LifeYield offers ‘Taxficient’ info for tax planning

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LifeYield, a provider of cloud-based tax and financial planning services, recently made its proprietary Taxficient Score available to independent advisors, and hired advisor technology veteran Steven Zuschin to build its operations.

Previously, LifeYield’s cloud-based technology was only available to large financial services firms such as Morgan Stanley and Franklin Templeton, but it’s now available to financial advisors, accountants and tax practitioners as well.

“LifeYield is a SaaS technology company that focuses on tax optimization solutions to help clients and advisors keep more of the money that they’re getting investing in the market,” said Zuschin, who is growing the company’s direct-to-advisor channel. “We focus with this new product on the direct-to-advisor channel on communicating the benefits of asset location. We’ve done that by creating the Taxficient Score, which is similar to a FICO score or credit score. You can take any portfolio of accounts, ranging across the spectrum of different types of products and investment strategies, to get an overall score of zero to 100 of how efficiently those assets are managed as it relates to taxes. The higher the score, the more money clients get to keep when they go to liquidate those investments and turn them back into spending money.”

He believes the technology can help accountants provide tax planning advice to clients. “An accountant or a CPA can use it to get the pulse on a client’s situation and see how much coordination needs to happen between their tax professional and their wealth manager or their financial planner,” said Zuschin. “If an accountant or a CPA were to run a review and uncover that a client has a low Taxficient Score, maybe under 50, that’s a call to action not only to review the investments, but also to start coordinating the team around that client so everybody is working together to ensure that client gets the best possible outcome.”

To use the technology, a tax professional can look at the client’s effective tax rate for income along with the long-term capital gains rate. “We want to look at all of the investable assets that they have and the registration type of accounts that those investments are made in,” said Zuschin. “While we’re going to focus on the asset allocation, we want to make sure the investments that they have are taking advantage of the tax code. You might have brokerage accounts or taxable accounts, or tax-deferred or qualified accounts, and then maybe even some Roths. We want to make sure that we’re taking full advantage of the benefits of either a tax-free, tax-deferred or taxable account, and have the correct investment in those accounts. We do all that while maintaining or hitting the target risk allocations for the client’s household.”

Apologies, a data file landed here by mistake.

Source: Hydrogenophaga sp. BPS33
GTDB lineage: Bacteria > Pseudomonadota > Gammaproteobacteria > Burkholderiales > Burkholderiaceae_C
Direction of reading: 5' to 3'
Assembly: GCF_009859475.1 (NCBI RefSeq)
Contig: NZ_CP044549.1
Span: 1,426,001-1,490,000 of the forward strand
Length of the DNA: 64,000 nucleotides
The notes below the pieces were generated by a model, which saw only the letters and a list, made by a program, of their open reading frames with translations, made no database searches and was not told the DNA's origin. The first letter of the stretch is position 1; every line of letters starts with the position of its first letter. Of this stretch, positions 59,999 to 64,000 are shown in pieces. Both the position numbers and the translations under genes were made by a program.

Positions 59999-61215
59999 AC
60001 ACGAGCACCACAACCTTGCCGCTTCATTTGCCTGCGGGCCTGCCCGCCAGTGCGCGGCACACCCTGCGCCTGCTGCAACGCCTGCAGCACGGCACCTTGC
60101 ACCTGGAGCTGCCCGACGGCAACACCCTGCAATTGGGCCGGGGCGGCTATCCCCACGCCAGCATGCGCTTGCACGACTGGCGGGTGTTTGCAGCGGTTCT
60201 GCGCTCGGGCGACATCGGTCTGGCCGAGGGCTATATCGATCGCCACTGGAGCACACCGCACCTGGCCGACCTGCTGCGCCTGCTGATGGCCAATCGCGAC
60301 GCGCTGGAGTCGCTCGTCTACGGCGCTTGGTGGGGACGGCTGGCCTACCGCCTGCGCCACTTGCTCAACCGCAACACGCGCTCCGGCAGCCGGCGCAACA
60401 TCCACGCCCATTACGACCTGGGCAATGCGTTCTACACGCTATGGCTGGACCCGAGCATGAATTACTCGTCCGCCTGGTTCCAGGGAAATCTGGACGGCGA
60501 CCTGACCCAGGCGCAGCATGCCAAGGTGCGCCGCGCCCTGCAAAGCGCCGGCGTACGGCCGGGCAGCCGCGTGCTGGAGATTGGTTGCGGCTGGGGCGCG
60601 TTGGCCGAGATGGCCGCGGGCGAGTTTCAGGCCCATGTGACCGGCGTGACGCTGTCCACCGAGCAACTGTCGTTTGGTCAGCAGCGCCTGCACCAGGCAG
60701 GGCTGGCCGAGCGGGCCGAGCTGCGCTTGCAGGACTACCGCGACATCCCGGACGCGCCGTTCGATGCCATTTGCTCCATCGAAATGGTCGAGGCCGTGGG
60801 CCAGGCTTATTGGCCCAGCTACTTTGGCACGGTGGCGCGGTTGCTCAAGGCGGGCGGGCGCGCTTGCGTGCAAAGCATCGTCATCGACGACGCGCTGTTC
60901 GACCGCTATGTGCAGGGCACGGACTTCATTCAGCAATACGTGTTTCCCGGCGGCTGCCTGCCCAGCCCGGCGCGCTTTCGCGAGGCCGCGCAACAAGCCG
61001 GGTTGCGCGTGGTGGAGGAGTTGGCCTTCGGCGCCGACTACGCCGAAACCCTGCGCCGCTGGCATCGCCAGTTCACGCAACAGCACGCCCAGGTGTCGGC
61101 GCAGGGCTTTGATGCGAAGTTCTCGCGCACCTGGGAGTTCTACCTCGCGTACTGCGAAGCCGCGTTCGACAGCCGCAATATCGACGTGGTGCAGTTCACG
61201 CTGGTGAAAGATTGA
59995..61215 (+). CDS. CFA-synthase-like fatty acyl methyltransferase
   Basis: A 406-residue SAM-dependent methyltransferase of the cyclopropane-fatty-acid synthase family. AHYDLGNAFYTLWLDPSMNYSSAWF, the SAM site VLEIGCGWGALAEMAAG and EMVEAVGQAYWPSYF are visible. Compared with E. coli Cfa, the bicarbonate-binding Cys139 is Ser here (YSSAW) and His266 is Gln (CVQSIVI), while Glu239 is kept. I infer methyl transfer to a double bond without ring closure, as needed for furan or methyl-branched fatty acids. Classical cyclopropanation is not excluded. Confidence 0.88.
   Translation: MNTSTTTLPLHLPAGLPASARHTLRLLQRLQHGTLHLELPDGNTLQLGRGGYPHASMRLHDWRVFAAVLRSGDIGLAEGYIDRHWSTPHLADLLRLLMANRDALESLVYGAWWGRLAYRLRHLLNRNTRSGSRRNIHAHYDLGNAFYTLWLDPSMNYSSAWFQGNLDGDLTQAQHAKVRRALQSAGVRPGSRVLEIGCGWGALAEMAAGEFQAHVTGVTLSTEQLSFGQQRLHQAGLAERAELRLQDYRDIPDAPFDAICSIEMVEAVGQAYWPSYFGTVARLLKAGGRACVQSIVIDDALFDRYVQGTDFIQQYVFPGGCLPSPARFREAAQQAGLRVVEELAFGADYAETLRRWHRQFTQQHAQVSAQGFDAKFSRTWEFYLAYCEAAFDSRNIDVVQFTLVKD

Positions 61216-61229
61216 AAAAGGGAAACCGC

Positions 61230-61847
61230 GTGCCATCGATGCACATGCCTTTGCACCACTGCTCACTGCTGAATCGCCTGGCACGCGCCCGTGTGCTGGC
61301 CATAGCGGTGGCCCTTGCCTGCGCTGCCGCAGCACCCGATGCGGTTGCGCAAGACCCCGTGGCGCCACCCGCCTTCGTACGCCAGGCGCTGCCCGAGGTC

He hopes to avoid some of the issues involved with handling multiple financial accounts.

“One of the problems that we see in the industry as it relates to multiple accounts and trying to coordinate them is the client will go through a risk tolerance questionnaire in trying to establish what asset allocation they should have,” said Zuschin. “At best they’ll apply that asset allocation across all of the accounts that they own. It will say they should be a 50/50 investor. Well, if they apply a 50/50 asset allocation across all of their accounts, they’re not particularly coordinating or taking advantage of the benefits of some of the tax deferral or tax-free accounts that they have. It might be more advantageous to have their equities and their high-returning products in a tax-deferred account, and then use something like muni bonds in their taxable account. That’s a real simple example, but one account will look really conservative and another really aggressive, but it can net out at a 50/50 allocation for the household.”

The new tax law will drive more opportunities for clients to consult with tax professionals.

“The new tax law is going to impact how many taxes they’re going to pay when they go to take money out of their retirement accounts,” said Zuschin. “On a long-term basis, what we’re going to do is talk about the value of planning and coordinating long before you need to liquidate the assets. One thing that’s not consistent is the tax law. The best we can do is to coordinate, plan, and take advantage of the rules that are in place today.”

So far, LifeYield isn’t working with any accounting firms, though Zuschin is encouraging accountants to try out the technology individually. “We’re available to thousands of advisors through different strategic partnerships, through different broker-dealers and networks, but anybody can come to LifeYield and access the free version of our software by subscribing without having to pay, which allows them to get an introduction to the Taxficient Score and use our Taxficient calculator,” he said. “Individual professionals can come in, whether they’re accountants or financial professionals. They can license the software and use it directly with their clients, and not have to wait on a large firm to roll out an enterprise version of it.”

Pricing is typically $1,000 per year, or $100 per month.

An elective feature lets professionals turn on a Social Security maximization tool to provide a timely discussion around tax season for clients. “You can review when the most advantageous time to collect Social Security would be, how that would impact the rest of the investments, and what the best path is for the plan an accountant can put together with that client,” said Zuschin.

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Tax planning Retirement planning Social Security